Sgt. Steven Dearth of Hingham Police, who said he could not confirm the names of the Savages, issued a redacted police report after the incident had already aired online and appeared in the Boston Globe.
Then Hingham Clerk Magistrate Joseph Ligotti who retired in January said in the audio broadcast that he did not believe the Savages’ story of forgetting their wallet and going to retrieve it from the car. He questioned why the couple had not been arrested on scene by the Hingham police with the overwhelming evidence on the Kohl’s security tape.
Ligotti agreed to drop the charges in February if the ex-chief and his wife issued a letter of apology to Kohl’s and to the Hingham police.
The case was continued for final disposition on Feb. 28, 2018. When Beaudet reviewed the case, he reported that Clerk Magistrate Andrew P. Quigley, who saw the conditions in place by Ligotti, stated those conditions had not been met.
When contacted by Express Newspapers, Attorney Daniel Webster, lawyer for the Savages, declined comment at this time.
Former Chief Savage resigned from the Hanson police in 2012 after approximately 10 years in service. He was under review for allegedly inflating his criminal statistics to augment his stature as chief.
Plympton Police Chief Patrick Dillon described the ordeal of Superstorm Riley as “something out of a horror movie!” In the height of the storm, trees were swaying, cracking, and breaking, falling and bringing down everything in their path.
The spectacle of trees on homes and massive limbs spread across front yards could be seen throughout Halifax and Plympton as South Shore towns bore the brunt of Mother Nature’s force over 48 hours, from Friday noon, as winds began to gather and swell, through Sunday noon when they finally began to ease.
The storm sadly proved fatal, taking the life of Plympton resident Ryan MacDonald, 36, who was killed Friday night around 5:30 p.m. after being hit by a fallen tree in his Dodge Ram pickup truck. Crews had trouble reaching him due to blocked roads and trees across Cedar Street, said Plympton Fire Chief Warren Borsari.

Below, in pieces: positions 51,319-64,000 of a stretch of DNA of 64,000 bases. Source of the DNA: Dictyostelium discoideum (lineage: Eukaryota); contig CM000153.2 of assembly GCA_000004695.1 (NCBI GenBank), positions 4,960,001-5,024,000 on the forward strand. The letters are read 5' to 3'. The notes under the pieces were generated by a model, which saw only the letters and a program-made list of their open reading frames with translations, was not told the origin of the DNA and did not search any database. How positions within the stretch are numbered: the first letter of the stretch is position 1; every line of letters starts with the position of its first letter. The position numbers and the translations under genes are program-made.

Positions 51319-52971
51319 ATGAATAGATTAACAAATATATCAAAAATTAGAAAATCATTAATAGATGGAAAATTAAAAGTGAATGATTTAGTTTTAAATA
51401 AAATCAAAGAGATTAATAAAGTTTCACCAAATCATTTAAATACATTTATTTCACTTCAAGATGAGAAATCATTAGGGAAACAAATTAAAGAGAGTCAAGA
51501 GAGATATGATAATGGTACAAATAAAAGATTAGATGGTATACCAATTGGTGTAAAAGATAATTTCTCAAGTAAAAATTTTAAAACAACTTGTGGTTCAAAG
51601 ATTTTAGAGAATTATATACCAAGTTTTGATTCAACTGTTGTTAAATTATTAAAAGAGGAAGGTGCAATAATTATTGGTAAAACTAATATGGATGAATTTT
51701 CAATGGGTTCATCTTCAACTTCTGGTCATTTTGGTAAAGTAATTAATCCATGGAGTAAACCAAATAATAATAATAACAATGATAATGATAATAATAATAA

First responders continued to field calls on Tuesday in Plympton reaching more than 100 storm-related calls by mid-day.
A tangled web of electrical wires remained on the ground at Prospect Road and Winnetuxet in Plympton late Monday as line crews were being dispatched to the area to repair and replace visibly damaged equipment. During the height of the Nor’easter Plympton lost power in 99 percent of homes, according to Chief Borsari.
A neighbor on Crescent Street reported a whooshing sound and odor pointing firefighters towards a propane tank that had been sheared off by a fallen tree. They safely shut down the tank without injury. The majority of their calls dealt with trees on homes, wires down and water issues.
Halifax firefighters battled a structure fire Monday night while still handling calls resulting from power outages.
A homeowner on Oak Place had left his residence due to the power outage. Luckily a neighbor spotted flames at the house and alerted 911. Significant damage was done to the home.
Firefighters were challenged by the distance to a hydrant, and needed approximately 1800 feet of hose to reach the fire, Halifax Fire Chief Jason Viveiros told the Express.
Flames were visible at the back of the house when firefighters arrived. Early estimated structure damage was $150,000 leaving the home uninhabitable.
Calls in Halifax totaled 114 throughout the storm and two days following. They had a total of 26 homes struck and damaged by trees.
“Firefighters were in dangerous conditions while they were evacuating others… trees were falling all around. But they continued on to the next call,” Viveiros said, commending the town’s first responders.
The Chevrolet Tahoe that belongs to the Halifax Fire Chief was heavily damaged by a tree falling on his vehicle during an evacuation on Fuller Street.
Halifax Mobile Estates was hard hit with 17 homes affected by fierce winds and falling tree limbs. A portion of the park was evacuated as a precaution due to trees that were leaning and considered an immediate threat to the safety of residents.
A warming center was opened at the Halifax Elementary School. Fourteen residents were housed overnight at the school and assisted by the C.E.R.T response team. Viveiros thanked volunteers and Walmart of Halifax for providing supplies at the warming center.
Department support and mutual aid for a house fire was provided by Hanson and Pembroke on Monday, March 5. First Responders also put out a small structure fire and an appliance fire during the storm.
Plympton opened a warming center Saturday morning at the Town House, according to Lt. John Sjostedt of the Plympton Fire Department. It remained open 24 hours a day through Monday at about 4 p.m. and is ready to re-open should conditions demand.
Eversource restoration estimates and maps were updated on Tuesday, March 6, by town listing Plympton as being fully restored by Tuesday at 5 p.m. Much of the time during Winter Storm Riley, Plympton was in the top five communities without power, a dubious distinction.
Plymouth County listed only 403 residences without power of the 30,999 served by late Tuesday afternoon.
The first cultural awareness event, Noche Latina, was recently hosted by Silver Lake Regional Middle School, Kingston. Students and their families were immersed in Latin American traditions, food, customs, and dance.